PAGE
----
From Lawrence English
I’m not really sure when I first heard Beatriz Ferreyra’s music. My best guess would be in the early to mid 2000s when I was working alongside the curatorial team at Liquid Architecture. Given the focus of the festival at that time, GRM and musique concrète more generally was very much a point of focus.
That said, it wasn’t until this decade that her work was sharply in focus for me (and I am guessing a great many others). In 2017, I had the great pleasure to meet Beatriz in Braga, where we both were performing as part of the excellent Semibreve Festival. Subsequent to that I invited her to perform in Australia and we also had the pleasure to send time together this year in Rio during the Novas Frequencies Festival. Across these meetings, I have come to realise the incredible focus, generosity and vision that Beatriz has maintained across her life in sound.
Beatriz Ferreyra is one of only a few female concrète composers who were active across the second half of the 20th century through to today. Her work, which is still very much an active investigation, is simultaneously complex and elegantly simple. Often drawing upon singular object of focus, Ferreyra’s use of tape and other forms of manipulation radically reconfigure her chosen sound materials, opening them outward.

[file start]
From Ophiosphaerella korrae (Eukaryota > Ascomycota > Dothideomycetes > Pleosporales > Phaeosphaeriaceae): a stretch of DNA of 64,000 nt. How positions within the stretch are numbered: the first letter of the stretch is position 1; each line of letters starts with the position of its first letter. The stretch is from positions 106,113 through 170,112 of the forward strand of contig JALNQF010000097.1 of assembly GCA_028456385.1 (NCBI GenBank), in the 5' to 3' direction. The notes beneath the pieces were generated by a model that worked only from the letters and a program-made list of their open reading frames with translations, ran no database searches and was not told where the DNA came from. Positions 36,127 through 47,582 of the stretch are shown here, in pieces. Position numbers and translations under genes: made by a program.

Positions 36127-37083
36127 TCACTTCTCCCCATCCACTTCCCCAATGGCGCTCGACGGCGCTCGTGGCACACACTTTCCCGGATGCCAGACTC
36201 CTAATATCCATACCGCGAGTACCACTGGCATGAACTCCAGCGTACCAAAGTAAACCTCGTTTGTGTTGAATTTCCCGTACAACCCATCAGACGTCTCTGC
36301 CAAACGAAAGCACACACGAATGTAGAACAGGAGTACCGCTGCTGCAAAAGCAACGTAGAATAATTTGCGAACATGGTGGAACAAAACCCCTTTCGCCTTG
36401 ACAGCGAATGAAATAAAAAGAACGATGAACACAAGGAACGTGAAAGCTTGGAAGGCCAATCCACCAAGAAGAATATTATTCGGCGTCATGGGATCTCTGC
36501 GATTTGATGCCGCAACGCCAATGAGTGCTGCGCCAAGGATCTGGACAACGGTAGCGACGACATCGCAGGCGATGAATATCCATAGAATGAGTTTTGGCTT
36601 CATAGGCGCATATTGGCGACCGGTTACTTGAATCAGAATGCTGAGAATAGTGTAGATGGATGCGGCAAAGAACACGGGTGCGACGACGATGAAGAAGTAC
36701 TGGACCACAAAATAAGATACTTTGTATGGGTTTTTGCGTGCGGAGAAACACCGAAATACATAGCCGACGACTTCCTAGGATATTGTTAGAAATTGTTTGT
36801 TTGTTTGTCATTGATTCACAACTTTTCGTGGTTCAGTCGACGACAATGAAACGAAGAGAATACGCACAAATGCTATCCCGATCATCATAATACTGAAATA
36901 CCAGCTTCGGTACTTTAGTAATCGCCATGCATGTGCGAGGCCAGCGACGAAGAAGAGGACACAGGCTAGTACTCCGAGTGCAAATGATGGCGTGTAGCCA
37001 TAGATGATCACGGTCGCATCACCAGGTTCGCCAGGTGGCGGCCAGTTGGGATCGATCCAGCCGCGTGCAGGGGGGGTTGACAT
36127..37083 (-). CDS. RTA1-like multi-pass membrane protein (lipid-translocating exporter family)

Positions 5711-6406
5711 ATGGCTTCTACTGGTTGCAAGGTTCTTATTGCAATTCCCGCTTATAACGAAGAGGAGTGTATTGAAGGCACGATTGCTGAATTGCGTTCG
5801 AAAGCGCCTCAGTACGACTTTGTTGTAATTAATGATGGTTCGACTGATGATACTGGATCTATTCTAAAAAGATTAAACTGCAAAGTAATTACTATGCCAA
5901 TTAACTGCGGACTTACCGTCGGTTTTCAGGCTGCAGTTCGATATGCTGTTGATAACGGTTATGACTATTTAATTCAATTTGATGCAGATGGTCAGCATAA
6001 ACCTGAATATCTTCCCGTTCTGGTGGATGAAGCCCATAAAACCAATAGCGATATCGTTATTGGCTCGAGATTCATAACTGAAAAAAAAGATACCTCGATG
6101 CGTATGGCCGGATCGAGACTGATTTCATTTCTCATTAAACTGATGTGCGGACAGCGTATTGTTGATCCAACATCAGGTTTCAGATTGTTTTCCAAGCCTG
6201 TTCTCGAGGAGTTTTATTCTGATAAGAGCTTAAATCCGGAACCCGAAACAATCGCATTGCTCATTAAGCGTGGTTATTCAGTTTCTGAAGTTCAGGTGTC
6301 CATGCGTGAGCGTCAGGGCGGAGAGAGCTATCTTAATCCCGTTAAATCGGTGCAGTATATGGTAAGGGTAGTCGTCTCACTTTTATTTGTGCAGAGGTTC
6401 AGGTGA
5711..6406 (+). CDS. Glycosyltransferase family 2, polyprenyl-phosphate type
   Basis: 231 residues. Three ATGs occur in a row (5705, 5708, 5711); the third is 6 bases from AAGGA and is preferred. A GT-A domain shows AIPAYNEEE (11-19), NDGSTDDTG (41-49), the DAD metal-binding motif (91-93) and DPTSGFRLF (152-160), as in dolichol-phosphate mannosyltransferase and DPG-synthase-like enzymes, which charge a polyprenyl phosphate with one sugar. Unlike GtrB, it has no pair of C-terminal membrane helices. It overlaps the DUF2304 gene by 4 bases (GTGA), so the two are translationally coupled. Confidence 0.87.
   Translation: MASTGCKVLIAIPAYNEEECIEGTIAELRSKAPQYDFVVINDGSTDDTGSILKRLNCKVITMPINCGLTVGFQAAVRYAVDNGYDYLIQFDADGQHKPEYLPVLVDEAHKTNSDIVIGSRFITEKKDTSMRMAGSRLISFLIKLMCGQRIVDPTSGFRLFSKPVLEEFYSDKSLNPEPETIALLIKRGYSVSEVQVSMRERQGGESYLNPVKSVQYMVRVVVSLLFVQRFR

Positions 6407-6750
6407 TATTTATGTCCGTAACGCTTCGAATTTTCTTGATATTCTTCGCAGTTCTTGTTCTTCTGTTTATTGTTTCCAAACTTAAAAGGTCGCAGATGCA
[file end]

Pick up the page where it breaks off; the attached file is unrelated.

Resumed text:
Canto+, collects works from almost 40 years of her life in music and pays homage to her unerring interests in dynamism, rhythm, voice and the morphic potentials of concrète materials. Two of the works are also dedication to close friends; Jingle Bayle’s (to François Bayle) and Au revoir l’Ami (to Bernard Bashet). This edition picks up where Echos+ leaves off and opens her sound worlds even further.
To me, this album sounds like a dying planet that was once full of life, but is now mostly desert with a few pockets of water. This music creates such specific pictures like that, and that's why I enjoy it so much. ggrimes65